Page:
Understanding Plant Health Problems

There are a wide range of things that can harm your plants.
The confined nature of small gardens may serve as an advantage or disadvantage.
Walls or fences can be a barrier to pests, diseases, and even undesirable weather.
These same walls and diseases can however, in other instances encourage problems.
They may restrict predators from moving into the area and attacking pests.
Diseases can be incubated and encouraged by poor ventilation, higher humidity and warmer temperatures that often characterize enclosed spaces.
If a plant is not healthy, and you want to determine what is wrong, you need to be systematic in your approach.
There are really only four broad possibilities. Plant problems can be grouped broadly into the following:

 

Pests

Animals of various sizes and forms (from microscopic worms to dogs, birds, grazing animals, even humans). Insects are just one of many groups of animals which can cause damage to plants, although they are perhaps the most significant group of plant pests.

Most pests cause damage above the ground, and either the pest, or the damage is usually obvious. Look for signs of insects or other animals. Bite marks, scratches, breakages, trails (eg. slime marks of snails) or droppinds (tine faeces from grasshoppers) will all indicate a pest.

 

Diseases

These are problems caused by living organisms other than animals. Fungi, bacteria and virus are the most common. Diseases frequently cause damaged patches of tissue, rotting, discolouration or abnormal growths. When a disease is serious, the growing tips of a plant are not lush and healthy.

 

Environmental Disorders

Troubles caused by soils, nutritional problems, bad weather conditions such as frost, wind, cold, heat, or poor drainage. If the condition of a plant changes very suddenly, you should first consider what sudden environmental have occurred recently. If the weather went cold or hot; or you had abnormal rain or drought; you can probably assume that this was the problem. When a plant deteriorates more gradually, you need to consider things that could have changed gradually (eg. The soil gradually ran out of nutrients, or gradually became more compacted).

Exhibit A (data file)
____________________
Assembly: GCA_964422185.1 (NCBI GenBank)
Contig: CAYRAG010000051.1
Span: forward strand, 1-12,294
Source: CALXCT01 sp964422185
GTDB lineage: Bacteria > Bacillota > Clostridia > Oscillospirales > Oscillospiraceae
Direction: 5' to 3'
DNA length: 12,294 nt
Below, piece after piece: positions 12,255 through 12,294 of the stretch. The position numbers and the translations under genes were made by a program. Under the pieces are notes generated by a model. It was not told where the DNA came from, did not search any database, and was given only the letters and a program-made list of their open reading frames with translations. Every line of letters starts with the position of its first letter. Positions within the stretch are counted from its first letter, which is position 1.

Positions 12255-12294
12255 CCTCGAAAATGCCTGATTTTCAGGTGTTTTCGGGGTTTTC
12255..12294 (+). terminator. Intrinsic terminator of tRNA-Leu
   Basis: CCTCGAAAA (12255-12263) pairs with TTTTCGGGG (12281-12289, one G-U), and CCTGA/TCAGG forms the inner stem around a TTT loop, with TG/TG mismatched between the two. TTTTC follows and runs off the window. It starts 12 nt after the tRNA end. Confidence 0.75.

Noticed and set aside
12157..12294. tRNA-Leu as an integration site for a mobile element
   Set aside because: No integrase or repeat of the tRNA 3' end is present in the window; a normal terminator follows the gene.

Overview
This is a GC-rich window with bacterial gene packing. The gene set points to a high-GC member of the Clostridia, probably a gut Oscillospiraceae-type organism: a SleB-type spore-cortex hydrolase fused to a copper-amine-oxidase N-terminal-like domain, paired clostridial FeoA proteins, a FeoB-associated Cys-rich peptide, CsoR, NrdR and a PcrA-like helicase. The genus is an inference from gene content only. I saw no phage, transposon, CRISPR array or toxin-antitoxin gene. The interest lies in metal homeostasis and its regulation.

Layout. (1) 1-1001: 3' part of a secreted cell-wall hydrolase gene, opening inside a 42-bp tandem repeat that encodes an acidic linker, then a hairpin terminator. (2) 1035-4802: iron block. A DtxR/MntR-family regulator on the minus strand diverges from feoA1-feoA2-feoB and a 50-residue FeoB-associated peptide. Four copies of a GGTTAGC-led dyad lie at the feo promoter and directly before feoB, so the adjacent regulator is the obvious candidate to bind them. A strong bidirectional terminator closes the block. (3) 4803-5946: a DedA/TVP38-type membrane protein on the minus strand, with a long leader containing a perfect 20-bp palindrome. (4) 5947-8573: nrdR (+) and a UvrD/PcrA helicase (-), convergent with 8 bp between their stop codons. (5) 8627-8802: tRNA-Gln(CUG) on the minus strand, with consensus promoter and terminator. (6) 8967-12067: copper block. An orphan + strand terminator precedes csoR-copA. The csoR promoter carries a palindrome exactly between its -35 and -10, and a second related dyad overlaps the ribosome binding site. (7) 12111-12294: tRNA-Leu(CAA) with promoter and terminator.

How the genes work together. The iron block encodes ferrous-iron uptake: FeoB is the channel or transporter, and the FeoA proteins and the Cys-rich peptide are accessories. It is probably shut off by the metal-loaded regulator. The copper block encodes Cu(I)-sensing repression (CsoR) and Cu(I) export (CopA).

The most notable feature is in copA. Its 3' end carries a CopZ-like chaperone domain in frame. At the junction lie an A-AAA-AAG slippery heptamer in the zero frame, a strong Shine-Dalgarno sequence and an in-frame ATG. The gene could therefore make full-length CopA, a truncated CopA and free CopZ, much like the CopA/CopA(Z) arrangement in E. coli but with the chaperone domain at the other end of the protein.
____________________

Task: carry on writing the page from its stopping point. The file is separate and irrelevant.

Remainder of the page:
Weeds

Weeds are plants growing where you don't want them. It is the location of a plant which makes it a weed, NOT the species of the plant. A weed will compete with your desired plants for nutrients, water, space which can be harmful to your desired plants.

If weeds are your problem, their presence will be obvious.

 

 

CONTROLLING PESTS & DISEASES

The most obvious way to control pests or diseases is to use a chemical spray; but this is often not necessary. A reasonably healthy plant will usually overcome a mild infection without any treatment. If the diseased part is isolated, it can be simply pruned off and burnt. Feeding and watering the plant can also be helpful; increasing the plants ability to witstand the problem

If the problem is more serious, you can treat it with a spray. The first option should always be a milder chemical, which is less likely to damage beneficial animals such as earthworms and birds. Pyrethrum is a good relatively safe insecticide that you can try for most insects. Bordeaux, or another copper spray, is a relatively safe fungicide that will help control most fungal diseases.

Any qualified nurserymen can provide more advice if you need it.

Whatever you decide to do though; always remember to read and follow instructions on the label.